pounds 1m Vision for faster designing.Byline: By DAVID JONES David Jones is a common name, particularly in Wales, and there have been several well-known individuals with this name. Variations include Dave Jones and Davy Jones. Business Correspondent
INNOVATIVE businesses in north west Wales West Wales is the western area of Wales bordered by South Wales to the east. The area is loosely-defined, but is generally considered to include Pembrokeshire, Carmarthenshire, southern areas of Ceredigion, and sometimes the city of Swansea, . are tapping into a college's expertise to speed up the design and prototyping of new products.
A new three-year pounds 1m funding from Europe has enabled the team at Coleg Menai's Bangor campus to strengthen its links with the local business community.
Canolfan Arloesi Menai/Menai Innovation Centre - part of the college's Faculty of Services to Business - has secured funding from the EU's Ireland/Wales Cross-border Programme 4A for a project called Vision run in conjunction with a partner college in Dublin.
Staff working on the Vision project provide direct and practical assistance to businesses in moving a design concept from the initial idea stage through to market.
Through the scheme, eligible local businesses and entrepreneurs will receive up to pounds 30,000 worth of expert support to assist with ideas, designs, prototypes and even initial product runs.
CAM centre manager Dyfan Rhys Searell said Vision built on the success of an earlier Europe-supported programme that offered small firms the chance to employ services ranging from concept development, through product design, prototype production and sourcing initial manufacture.
"The programme has deeper and more strategic aims than the previous Celtnet project with targets for new products taken to market and jobs and SMEs created," he said.
"We are there to help make it happen for those SMEs with viable, innovative projects, but we are also looking to engage with companies that can make a bigger impact."
Among the companies CAM has worked with in the development of new products is Pwllheli-based tools firm Carl Kammerling International. Charles Whitfield, CK's new product development manager, said the company had worked with the centre on a number of projects, the largest of them involving the development of a new range of screwdriver handles.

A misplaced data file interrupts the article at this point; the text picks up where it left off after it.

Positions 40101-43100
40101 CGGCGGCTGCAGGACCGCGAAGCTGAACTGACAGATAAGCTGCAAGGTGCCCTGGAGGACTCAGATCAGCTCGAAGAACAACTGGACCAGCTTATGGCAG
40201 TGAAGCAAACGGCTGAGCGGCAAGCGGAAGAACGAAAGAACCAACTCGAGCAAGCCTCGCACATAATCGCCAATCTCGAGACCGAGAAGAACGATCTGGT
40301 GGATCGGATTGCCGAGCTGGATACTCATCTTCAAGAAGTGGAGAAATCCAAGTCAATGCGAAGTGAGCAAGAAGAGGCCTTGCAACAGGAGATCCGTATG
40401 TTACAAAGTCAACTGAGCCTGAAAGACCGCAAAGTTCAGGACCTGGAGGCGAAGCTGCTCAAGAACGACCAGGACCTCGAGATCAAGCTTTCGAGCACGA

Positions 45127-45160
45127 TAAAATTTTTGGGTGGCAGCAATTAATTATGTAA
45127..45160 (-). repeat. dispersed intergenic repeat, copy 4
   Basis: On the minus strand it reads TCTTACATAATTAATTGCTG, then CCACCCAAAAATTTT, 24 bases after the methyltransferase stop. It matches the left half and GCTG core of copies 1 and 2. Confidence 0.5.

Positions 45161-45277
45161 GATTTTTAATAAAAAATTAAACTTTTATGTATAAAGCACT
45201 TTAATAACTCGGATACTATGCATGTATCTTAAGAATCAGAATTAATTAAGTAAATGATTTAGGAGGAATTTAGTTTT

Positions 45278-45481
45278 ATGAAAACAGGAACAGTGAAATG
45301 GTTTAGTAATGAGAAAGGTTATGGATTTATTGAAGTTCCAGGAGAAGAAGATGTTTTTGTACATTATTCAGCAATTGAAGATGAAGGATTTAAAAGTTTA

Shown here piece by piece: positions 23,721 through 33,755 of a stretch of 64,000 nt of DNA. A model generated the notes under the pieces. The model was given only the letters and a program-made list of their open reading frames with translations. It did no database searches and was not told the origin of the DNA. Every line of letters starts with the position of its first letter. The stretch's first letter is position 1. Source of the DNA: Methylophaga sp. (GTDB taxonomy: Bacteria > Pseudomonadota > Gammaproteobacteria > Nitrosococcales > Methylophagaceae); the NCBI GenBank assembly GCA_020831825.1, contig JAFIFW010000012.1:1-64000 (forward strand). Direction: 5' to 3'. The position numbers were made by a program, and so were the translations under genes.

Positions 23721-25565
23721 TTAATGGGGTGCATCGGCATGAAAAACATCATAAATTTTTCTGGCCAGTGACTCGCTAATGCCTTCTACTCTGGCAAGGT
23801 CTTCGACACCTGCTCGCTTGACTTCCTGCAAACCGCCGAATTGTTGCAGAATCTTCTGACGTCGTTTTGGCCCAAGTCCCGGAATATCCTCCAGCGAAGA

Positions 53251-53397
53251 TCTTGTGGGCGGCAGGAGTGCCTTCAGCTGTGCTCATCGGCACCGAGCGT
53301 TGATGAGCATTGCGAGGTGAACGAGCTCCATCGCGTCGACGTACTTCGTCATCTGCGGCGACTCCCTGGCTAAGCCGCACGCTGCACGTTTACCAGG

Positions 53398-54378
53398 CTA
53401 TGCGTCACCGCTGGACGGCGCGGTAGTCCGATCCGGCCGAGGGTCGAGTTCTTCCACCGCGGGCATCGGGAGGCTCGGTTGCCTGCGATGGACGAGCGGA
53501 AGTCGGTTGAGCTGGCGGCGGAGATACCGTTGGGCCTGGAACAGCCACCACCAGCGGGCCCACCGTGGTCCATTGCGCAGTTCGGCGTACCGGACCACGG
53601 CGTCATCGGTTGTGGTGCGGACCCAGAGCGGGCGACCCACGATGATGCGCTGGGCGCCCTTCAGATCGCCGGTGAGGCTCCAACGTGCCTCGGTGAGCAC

"We did some end-user research and CAM used the results in the design of the new products. We made some refinements and then moved on to rapid prototyping Building a part one layer at a time using a method of additive fabrication such as 3D printing. Such parts are used for concept modeling to determine if the product design meets the customer's expectations. ," said Mr Whitfield.
He added that CAM had also helped provide 3D CAD design for use in the manufacture of the new products.
Another of CAM's past clients is Anglesey-based Marco Cable Management, a manufacturer of uPVC trunking.
Deputy First Minister Ieuan Wyn Jones Ieuan Wyn Jones (born 22 May 1949) is leader of Plaid Cymru, Deputy First Minister in the Welsh Assembly Government and Member of the National Assembly for Wales for the Ynys Môn constituency. He was Member of the UK parliament for Ynys Môn constituency from 1987-2001. visited CAM to seek how the centre is helping companies in Anglesey, Gwynedd, Conwy and Denbighshire.
He said: "The project will contribute to creating jobs, businesses and cutting-edge new products - and demonstrates how European funding provides a valuable boost to the Welsh economy at this challenging time."
david David, in the Bible
David, d. c.970 B.C., king of ancient Israel (c.1010–970 B.C.), successor of Saul. The Book of First Samuel introduces him as the youngest of eight sons who is anointed king by Samuel to replace Saul, who had been deemed a failure. .firstname.lastname@example.org
Deputy First Minister Ieuan Wyn Jones (left) at Coleg Menai's CAM project launch with CAM manager Dyfan Searell Picture: ROBERT PARRY For the British MP, see .
Robert Parry is an American investigative journalist.
During the 1980s, Parry worked for Associated Press and Newsweek, and was credited with breaking a number of stories about the Reagan administration's actions in what came to be JONES